Are Active Shooter Drills in Schools Doing More Harm Than Good?

(Los Angeles County Sherriff'S Office)

Active shooter drills have become commonplace in schools across the country, but some fear they are too realistic.

In one drill, students were asked to roleplay dying victims. In another drill, they used a pretend car bomb. 

A dramatization of a shooter in a school library was produced by the Los Angeles County Sherriff's Office as a tool to be used in schools and workplaces. But now the nation's two largest teachers’ unions are calling for drills to be toned down for the sake of both kids and teachers.  

The American Federation of Teachers and National Education Association teamed up with Everytown for Gun Safety Support Fund to call for an end to unannounced drills or gun violence simulation drills.

In a joint statement they said active shooter drills can “trigger such a significant physiological reaction that it actually ends up scaring the individuals instead of better preparing them.”

“Everywhere I travel, I hear from parents and educators about active shooter drills terrifying students, leaving them unable to concentrate in the classroom and unable to sleep at night,” said Lily Eskelsen Garcia, President of the National Education Association. “So traumatizing students as we work to keep students safe from gun violence is not the answer. That is why if schools are going to do drills, they need to take steps to ensure the drills do more good than harm.”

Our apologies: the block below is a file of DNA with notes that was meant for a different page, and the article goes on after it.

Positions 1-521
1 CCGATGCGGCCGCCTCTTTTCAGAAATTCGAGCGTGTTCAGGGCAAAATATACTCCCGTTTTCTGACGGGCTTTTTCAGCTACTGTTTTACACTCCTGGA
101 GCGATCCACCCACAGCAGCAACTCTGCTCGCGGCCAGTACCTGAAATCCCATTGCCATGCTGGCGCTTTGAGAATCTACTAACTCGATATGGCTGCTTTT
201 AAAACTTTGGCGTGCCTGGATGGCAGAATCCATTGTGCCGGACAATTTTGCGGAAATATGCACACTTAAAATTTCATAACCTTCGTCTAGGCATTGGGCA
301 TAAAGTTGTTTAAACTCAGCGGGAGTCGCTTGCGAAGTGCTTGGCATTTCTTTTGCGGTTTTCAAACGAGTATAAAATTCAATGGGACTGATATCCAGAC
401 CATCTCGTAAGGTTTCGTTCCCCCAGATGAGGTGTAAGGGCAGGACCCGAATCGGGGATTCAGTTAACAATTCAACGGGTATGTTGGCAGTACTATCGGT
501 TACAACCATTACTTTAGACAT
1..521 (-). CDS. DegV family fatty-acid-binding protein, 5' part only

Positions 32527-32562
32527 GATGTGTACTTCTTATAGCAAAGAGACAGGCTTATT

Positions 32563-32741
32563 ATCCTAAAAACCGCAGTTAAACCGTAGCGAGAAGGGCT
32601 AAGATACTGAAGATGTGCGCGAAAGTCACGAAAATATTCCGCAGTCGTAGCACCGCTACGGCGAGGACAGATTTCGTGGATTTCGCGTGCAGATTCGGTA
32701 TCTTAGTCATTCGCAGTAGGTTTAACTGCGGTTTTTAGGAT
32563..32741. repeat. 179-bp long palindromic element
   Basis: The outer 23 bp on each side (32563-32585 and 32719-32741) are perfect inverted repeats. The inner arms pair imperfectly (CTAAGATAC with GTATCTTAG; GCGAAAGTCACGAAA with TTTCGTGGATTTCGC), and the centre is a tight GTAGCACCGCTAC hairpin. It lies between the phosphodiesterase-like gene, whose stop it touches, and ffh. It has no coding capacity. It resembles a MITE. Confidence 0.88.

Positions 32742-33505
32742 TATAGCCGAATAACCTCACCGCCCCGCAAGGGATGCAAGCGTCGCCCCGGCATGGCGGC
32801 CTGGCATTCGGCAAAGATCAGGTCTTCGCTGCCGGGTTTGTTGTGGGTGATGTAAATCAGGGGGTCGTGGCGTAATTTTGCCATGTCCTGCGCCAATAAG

Supporters of such drills say they are necessary because everyone needs to prepare for school shootings they hope will never happen.  

But educational psychologist Michelle Borva told Inside Edition the problem is the realistic nature of the drills most often in place. 

"When we have a fire drill, we have the drill, but we don’t recreate the fire in the hallway to make it look like we are really prepared," she said. "They are far too realistic; we are already dealing with far too stressed out kids. SWAT Teams are coming in with pellet guns and shooting teachers in front of kids just so they see, ‘this is what it is going to look like, kids.’ What is most traumatizing is asking little kids that in case there is an attacker, grab a scissor and try and get him, which is absolutely fruitless for a child."


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